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People mourn May 14 for their relatives and friends after a mine explosion a day earlier in Soma, Turkey. Pope Francis said during his weekly general audience May 14 that his prayers were with those killed.

Vatican City

Pope prays for suffering immigrants, miners, speaks of need for fortitude

By CAROL GLATZ, Catholic News Service | Published May 29, 2014

VATICAN CITY (CNS)—God is always by our side, never giving us more than we can handle, Pope Francis said.

The countless women and men who stand tall through enormous difficulties, pain and especially persecution, are armed with the divine gift of fortitude that gives them the strength and hope to go on, he said.

“It will do us good to think about these people: If they can do it, why can’t I? Let’s ask the Lord for the gift of fortitude,” he said during his weekly general audience in St. Peter’s Square May 14.

Highlighting some of the tragedies facing people today, the pope made a special appeal at the end of his audience talk. He urged everyone to work together to prevent the “shameful massacres” of hundreds of immigrants who drown in the Mediterranean while attempting to reach Europe from North Africa.

The pope’s appeal came after two boats sank attempting to make the crossing in early May; 53 bodies were recovered and about 250 people rescued, but hundreds more were thought to be missing as of May 14.

Pope Francis also said his prayers were with those killed after a mine explosion in Soma, Turkey. The explosion May 13 left 301 people dead.

In his main audience talk, the pope continued a series on the seven gifts of the Holy Spirit: wisdom, understanding, counsel, fortitude, knowledge, piety and fear of the Lord.

Looking at the gift of fortitude, Pope Francis said, “sometimes we can be tempted to let ourselves be taken over by laziness or worse, discouragement, especially when facing the strain and trials of life.”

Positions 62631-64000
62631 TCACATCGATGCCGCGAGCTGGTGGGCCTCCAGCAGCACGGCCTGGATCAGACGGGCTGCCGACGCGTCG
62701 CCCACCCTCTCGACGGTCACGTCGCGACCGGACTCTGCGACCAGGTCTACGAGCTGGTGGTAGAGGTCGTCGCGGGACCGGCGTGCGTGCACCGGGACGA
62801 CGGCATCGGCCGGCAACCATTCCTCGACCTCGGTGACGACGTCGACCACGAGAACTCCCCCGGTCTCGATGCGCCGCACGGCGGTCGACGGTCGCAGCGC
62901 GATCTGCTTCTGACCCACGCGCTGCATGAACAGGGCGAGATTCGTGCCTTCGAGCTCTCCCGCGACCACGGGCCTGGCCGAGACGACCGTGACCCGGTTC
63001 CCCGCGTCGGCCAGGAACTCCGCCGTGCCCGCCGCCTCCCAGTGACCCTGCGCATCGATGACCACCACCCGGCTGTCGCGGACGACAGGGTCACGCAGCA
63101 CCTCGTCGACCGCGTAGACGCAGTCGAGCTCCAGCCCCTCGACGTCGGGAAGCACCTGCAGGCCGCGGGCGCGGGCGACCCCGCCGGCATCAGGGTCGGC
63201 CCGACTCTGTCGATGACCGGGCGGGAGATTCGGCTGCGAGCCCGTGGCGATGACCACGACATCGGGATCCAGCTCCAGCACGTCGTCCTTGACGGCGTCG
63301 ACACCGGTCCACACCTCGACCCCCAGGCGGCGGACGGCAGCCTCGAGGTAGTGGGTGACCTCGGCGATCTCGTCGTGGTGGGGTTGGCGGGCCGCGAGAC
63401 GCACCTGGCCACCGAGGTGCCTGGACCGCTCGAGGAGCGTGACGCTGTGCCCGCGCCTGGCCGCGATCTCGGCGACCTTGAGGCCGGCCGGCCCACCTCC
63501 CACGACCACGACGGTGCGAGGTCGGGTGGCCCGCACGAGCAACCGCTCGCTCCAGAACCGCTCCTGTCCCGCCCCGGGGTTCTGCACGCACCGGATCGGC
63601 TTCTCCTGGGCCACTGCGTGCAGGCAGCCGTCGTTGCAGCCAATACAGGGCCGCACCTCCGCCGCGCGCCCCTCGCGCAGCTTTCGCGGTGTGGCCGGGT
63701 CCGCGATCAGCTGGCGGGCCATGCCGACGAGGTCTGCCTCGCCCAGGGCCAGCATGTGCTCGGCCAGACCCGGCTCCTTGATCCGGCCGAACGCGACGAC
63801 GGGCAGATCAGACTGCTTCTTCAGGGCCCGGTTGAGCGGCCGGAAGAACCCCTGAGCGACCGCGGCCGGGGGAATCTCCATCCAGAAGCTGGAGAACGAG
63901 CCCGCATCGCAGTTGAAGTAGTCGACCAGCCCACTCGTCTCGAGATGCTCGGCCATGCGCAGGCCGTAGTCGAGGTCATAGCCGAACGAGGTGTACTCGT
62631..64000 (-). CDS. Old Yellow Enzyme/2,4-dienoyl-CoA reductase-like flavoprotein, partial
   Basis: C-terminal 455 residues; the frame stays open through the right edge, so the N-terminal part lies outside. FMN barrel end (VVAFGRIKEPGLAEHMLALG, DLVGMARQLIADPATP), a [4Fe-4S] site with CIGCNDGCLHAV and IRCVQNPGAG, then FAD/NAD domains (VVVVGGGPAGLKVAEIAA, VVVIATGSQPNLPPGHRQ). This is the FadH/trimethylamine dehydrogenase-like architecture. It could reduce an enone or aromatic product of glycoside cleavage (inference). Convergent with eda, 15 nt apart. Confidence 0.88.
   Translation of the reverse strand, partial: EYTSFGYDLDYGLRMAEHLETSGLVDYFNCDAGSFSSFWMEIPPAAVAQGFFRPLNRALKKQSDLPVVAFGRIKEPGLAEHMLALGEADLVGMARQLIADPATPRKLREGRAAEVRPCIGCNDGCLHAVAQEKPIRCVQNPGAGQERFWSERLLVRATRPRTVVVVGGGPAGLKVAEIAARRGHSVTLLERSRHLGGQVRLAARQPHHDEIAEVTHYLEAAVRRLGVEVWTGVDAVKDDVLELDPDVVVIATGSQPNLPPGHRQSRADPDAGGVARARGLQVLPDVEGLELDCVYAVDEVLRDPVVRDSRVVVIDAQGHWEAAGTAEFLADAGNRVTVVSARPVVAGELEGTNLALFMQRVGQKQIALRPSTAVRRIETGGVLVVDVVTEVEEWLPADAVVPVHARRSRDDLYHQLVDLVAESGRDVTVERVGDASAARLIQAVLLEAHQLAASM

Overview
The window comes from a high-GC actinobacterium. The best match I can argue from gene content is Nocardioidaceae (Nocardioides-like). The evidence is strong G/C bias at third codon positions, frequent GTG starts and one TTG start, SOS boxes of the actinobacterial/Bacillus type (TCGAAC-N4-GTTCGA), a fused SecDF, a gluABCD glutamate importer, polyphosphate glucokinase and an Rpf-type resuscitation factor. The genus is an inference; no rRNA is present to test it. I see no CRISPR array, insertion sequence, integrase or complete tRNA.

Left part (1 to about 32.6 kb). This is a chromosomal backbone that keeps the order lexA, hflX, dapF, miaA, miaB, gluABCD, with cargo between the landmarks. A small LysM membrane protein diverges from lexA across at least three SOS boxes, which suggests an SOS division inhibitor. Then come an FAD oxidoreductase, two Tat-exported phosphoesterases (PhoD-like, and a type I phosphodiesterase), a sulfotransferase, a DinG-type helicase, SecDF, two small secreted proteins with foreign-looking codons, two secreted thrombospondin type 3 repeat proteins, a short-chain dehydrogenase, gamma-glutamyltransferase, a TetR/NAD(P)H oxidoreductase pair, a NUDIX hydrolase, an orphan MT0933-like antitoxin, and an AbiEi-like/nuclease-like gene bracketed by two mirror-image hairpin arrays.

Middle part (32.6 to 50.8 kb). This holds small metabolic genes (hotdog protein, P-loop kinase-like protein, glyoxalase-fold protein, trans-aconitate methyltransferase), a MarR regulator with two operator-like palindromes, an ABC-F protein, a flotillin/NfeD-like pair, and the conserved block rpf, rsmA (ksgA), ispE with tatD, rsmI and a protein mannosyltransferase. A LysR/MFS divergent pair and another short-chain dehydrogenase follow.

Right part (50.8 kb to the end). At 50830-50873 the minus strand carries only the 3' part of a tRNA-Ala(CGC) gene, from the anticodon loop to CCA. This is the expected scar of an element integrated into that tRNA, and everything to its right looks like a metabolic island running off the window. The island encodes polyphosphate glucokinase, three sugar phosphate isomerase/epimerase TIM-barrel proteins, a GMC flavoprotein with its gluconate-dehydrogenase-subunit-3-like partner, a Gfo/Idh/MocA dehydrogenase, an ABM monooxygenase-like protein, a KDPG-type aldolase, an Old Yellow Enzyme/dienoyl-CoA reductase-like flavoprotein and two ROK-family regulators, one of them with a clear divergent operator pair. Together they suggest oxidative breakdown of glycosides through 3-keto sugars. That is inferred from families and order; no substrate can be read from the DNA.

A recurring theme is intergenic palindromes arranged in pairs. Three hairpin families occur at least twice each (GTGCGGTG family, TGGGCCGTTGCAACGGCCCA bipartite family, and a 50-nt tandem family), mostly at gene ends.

God, like a sower of seeds, is always spreading his word in the world, the pope said, showing the way toward peace and salvation.

However, the Gospel message doesn’t always bear fruit, he said. But when it does, it’s because the Holy Spirit has prepared “the soil” and cleared the way “in our hearts, freeing us from the lethargy, the uncertainty and the many fears” that prevent his word from taking root.

It is easy for life’s many difficulties and hardships to block the way—like the everyday struggles of supporting one’s family and trying to raise children, but also the more severe tragedies of persecution and martyrdom.

However, the pope said, “there is no lack of Christians in many parts of the world who continue to celebrate and give witness to their faith, with deep conviction and serenity, and they hold strong even when they know that it may carry with it a high price.”

Everyone knows someone who is a “hidden saint,” he said, a person who brings honor to all Catholics, who “honors our church because they are strong, strong in carrying on in life, in their families, their work, their faith.”

“They do it because the Spirit is helping them,” he said. “They have the gift of fortitude to carry out their responsibilities as individuals, as fathers, mothers, brothers, sisters, citizens. We have many, many” of these “every-day saints, saints hidden among us.”

“Pray to the Holy Spirit so that the gift of fortitude may lift up our hearts and bring new strength and enthusiasm to our life and our journey following Jesus,” the pope urged people at his audience.